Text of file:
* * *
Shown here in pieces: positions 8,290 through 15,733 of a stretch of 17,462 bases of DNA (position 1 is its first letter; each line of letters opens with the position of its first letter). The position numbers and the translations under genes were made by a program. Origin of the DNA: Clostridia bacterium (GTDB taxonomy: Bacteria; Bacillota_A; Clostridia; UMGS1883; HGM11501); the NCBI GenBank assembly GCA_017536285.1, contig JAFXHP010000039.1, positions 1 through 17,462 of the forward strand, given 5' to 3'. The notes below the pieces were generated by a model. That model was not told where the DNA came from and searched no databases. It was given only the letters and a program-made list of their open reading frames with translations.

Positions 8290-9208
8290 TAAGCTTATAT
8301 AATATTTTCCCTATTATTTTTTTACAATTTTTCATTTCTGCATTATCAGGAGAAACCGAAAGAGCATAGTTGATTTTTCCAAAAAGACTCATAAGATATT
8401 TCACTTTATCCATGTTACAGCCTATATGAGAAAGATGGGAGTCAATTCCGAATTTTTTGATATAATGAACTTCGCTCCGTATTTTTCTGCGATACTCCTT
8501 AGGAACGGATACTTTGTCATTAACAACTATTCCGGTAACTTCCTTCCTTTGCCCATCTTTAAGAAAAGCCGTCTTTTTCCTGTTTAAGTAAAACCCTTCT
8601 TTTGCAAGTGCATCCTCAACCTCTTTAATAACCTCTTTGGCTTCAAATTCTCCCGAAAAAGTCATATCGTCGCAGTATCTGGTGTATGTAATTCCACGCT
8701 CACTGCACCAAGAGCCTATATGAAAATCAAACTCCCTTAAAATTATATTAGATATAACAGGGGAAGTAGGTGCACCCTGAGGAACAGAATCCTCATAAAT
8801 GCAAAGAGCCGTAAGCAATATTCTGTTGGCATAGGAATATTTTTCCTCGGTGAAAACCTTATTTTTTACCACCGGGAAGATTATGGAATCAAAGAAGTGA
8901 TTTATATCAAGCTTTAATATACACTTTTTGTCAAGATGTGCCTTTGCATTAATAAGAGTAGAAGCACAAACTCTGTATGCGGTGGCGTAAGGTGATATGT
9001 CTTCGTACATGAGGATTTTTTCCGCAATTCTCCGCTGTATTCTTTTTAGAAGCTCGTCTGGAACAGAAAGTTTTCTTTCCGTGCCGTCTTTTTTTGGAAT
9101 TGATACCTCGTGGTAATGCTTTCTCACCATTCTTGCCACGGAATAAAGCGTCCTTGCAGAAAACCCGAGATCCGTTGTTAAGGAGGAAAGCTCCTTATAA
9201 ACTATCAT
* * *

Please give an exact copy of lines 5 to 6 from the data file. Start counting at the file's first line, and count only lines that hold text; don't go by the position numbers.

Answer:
8401 TCACTTTATCCATGTTACAGCCTATATGAGAAAGATGGGAGTCAATTCCGAATTTTTTGATATAATGAACTTCGCTCCGTATTTTTCTGCGATACTCCTT
8501 AGGAACGGATACTTTGTCATTAACAACTATTCCGGTAACTTCCTTCCTTTGCCCATCTTTAAGAAAAGCCGTCTTTTTCCTGTTTAAGTAAAACCCTTCT